Dr. Jerry Glantz



























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The Man Who Spoke To God - Cantor Leib Glantz - Cantor, Composer, Researcher, Writer, Educator, Zionist leader.
Leib Glantz was a poet at heart – a heart overflowing with song. He sang a psalm of love to Israel's prayers, its music, its festivals, its To’rah and its faith.
  In a sense, his singing was but a manifestation of the poetry in his heart. He saw the world in terms of poetry, and people that could transcend themselves through song. The “People of Israel” represented for Glantz the "Song of God". The Israel renaissance in Zion was symbolized for him in the words: “O’ sing unto the Lord a new song!”
  Can we comprehend the magnitude of Glantz's love for the Jewish people as they stand before God? Who can describe his admiration of Israel's festivals and of the light radiating from Israel’s To’rah and customs?
  Who among us who has heard Glantz's prayers can free himself of the impression that here stood a man whose whole soul was invested in every word he uttered?
  Glantz lived in a generation that had devoted its life to the love of the people of Israel, to aspiration for the rebirth of the land of Israel, and faith in the renaissance of the life of the Jewish people in their country. It was a generation of dauntless people that renewed a great deal in the life of the nation -- a generation that revived the Hebrew language as its national tongue, an achievement not accomplished by generations of Jewish scholars such as the Tannaites, the Ammoraites, the Pay’ta’nim and the poets.
  It was this generation that Glantz addressed, calling its sons to come to the synagogue to pray with him. Young people rediscovered their own music – the music of God – finding that it throbs in their hearts as it throbbed in the hearts of their fathers before them. Even the elders felt that Glantz had become a bridge between themselves and their sons, spanning the gap between generations that came before, and the generations yet to come.
  Excerpts from: A Poet at Heart, by Professor Yehuda Even-Shmuel Kaufman, philosopher, writer and scholar.
The amazing thing about Glantz is that he truly succeeded in uncovering and comprehending the ancient secrets of the Nu’sach. This enabled him to navigate his compositions toward distant musical targets, with the confidence of a man who clearly knew where he was coming from and to where he wanted to go.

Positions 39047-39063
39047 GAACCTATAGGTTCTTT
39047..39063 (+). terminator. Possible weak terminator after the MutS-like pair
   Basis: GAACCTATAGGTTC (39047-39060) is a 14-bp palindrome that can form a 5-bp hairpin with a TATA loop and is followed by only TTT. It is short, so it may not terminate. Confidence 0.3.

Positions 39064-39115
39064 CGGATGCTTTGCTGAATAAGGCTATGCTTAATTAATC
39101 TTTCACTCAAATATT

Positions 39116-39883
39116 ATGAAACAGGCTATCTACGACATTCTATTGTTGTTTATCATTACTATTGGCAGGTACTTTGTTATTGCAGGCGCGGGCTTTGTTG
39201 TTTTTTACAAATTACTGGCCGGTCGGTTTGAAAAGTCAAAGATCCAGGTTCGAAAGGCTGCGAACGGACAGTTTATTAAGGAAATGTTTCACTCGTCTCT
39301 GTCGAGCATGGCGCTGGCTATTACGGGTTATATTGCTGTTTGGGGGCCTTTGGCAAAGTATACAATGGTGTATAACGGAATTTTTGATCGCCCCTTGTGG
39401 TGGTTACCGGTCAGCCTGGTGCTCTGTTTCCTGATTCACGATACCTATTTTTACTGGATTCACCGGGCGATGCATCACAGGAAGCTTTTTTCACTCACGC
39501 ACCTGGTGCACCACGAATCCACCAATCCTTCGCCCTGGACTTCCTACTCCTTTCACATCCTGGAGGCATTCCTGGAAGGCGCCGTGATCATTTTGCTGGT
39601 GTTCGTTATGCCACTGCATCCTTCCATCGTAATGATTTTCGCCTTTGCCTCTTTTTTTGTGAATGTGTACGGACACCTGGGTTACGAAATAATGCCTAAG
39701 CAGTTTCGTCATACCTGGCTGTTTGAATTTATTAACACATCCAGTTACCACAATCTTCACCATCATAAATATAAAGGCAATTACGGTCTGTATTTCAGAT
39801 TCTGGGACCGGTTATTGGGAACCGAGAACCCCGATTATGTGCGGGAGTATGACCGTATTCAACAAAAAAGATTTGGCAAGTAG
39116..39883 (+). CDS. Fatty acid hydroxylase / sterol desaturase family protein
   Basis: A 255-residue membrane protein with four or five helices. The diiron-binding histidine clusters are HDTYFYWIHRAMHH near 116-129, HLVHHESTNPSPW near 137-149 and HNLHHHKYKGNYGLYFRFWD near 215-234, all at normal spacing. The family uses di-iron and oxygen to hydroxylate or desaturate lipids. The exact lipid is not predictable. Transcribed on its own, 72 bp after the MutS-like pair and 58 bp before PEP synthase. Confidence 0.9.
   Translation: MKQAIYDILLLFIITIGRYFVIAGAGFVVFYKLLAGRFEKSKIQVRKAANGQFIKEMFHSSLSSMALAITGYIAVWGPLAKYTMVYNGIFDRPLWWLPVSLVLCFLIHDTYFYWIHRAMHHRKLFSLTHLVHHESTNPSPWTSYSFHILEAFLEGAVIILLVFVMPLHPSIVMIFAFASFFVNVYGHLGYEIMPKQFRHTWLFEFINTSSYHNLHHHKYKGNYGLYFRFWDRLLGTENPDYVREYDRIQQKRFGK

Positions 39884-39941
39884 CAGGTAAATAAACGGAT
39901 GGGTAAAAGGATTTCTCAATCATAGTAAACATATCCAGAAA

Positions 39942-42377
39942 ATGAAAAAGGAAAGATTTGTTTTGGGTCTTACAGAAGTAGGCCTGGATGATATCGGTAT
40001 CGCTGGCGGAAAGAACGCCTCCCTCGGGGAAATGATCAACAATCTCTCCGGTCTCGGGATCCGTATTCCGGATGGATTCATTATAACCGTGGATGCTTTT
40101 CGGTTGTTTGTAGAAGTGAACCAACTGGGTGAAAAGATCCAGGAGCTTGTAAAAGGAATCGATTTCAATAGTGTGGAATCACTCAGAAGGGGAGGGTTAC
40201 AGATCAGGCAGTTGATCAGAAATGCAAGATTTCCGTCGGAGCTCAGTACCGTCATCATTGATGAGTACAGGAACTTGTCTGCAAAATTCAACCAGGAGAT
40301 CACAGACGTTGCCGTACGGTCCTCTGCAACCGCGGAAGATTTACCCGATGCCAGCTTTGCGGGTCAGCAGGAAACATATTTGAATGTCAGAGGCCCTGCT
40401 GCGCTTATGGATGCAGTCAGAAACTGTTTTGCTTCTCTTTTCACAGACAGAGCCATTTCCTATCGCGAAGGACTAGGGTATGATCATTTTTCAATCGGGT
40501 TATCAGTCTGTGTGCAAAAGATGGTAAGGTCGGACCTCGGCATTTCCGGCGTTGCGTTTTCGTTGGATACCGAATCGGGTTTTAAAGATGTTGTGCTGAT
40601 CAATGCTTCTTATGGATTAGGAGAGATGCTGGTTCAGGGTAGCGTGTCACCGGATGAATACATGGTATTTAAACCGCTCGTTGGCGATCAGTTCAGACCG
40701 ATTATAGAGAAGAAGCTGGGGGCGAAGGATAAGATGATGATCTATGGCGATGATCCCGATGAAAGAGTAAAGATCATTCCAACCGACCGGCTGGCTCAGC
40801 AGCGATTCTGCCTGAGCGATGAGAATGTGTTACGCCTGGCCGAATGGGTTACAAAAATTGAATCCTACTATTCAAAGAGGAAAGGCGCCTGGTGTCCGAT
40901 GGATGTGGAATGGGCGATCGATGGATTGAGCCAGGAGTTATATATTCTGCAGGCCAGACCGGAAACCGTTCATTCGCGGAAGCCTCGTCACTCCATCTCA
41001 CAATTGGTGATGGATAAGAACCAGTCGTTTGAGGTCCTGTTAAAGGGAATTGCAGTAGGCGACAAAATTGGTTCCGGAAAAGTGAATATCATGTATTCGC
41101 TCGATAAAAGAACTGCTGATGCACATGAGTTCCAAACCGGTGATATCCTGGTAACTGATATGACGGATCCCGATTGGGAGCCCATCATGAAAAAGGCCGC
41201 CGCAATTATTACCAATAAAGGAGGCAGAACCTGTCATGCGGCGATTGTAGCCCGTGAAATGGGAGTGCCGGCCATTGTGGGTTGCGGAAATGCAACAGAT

The focal point of Glantz's cantorial creativity was his famous composition She’ma Yis’ra’el (Hear O' Israel). This composition is considered one of the greatest cantorial works ever written, if not the greatest! When we listen to She’ma Yis’ra’el, one tends to feel that it is impossible to sing this in any other way -- as if this were the final interpretation, of which there can be none other…
  Excerpts from: Artistic Perfection: The Musical Interpretation of Prayers, by Maestro Elli Jaffe, classical music conductor, composer, and director of the choir of the Great Synagogue in Jerusalem.
Leib Glantz, or Leibele Glantz, as he was endearingly referred to by masses whom he enthralled by his fiery, often mystical and extraordinarily imaginative approach to Cha’za’nut, was unquestionably among the foremost practitioners of the chazanic art of the zenith period of its history. Leibele Glantz was among the last of the chazanic giants of that era, as well as one who stood out in a manner which differed from even his most illustrious contemporaries, due to his personality as well his rare vocal and musical gifts, resulting in his unique approach to his sacred calling.

The uniqueness of Leibele Glantz, formed by particular characteristics which distinguished him from all other Cha’za’nim known to this writer who preceded or followed him, stems first from his depth of intensity of passion in liturgical singing. From this metaphoric tree trunk, ever present in his chanting, branches extended in numerous directions.


Chazanic artistry comes to the fore at every level of dynamic nuance within his deeply impassioned approach in addressing the Almighty. Most typically, it is manifest in dramatic, fiery and ecstatic delivery, as if addressing the Master of the Universe, distantly perceived in the heavens above. At other times his delivery comes off as the Jew’s profoundly felt, collective cry for mercy across history. Yet at other times -- unique to Glantz’s delivery -- it comes off as an angry protest of the Jew across history for his suffering and persecution. Sharply contrasting to all these is the quasi-whispered intimate prayer to the Father in Heaven, now perceived as close by, on the earth below, as it were.

  Excerpts from: The Uniqueness of the Chazanic Art of Leib Glantz, by Cantor Sholom Kalib, author of The Musical Tradition of the Eastern European Synagogue, and Professor Emeritus of Eastern Michigan University.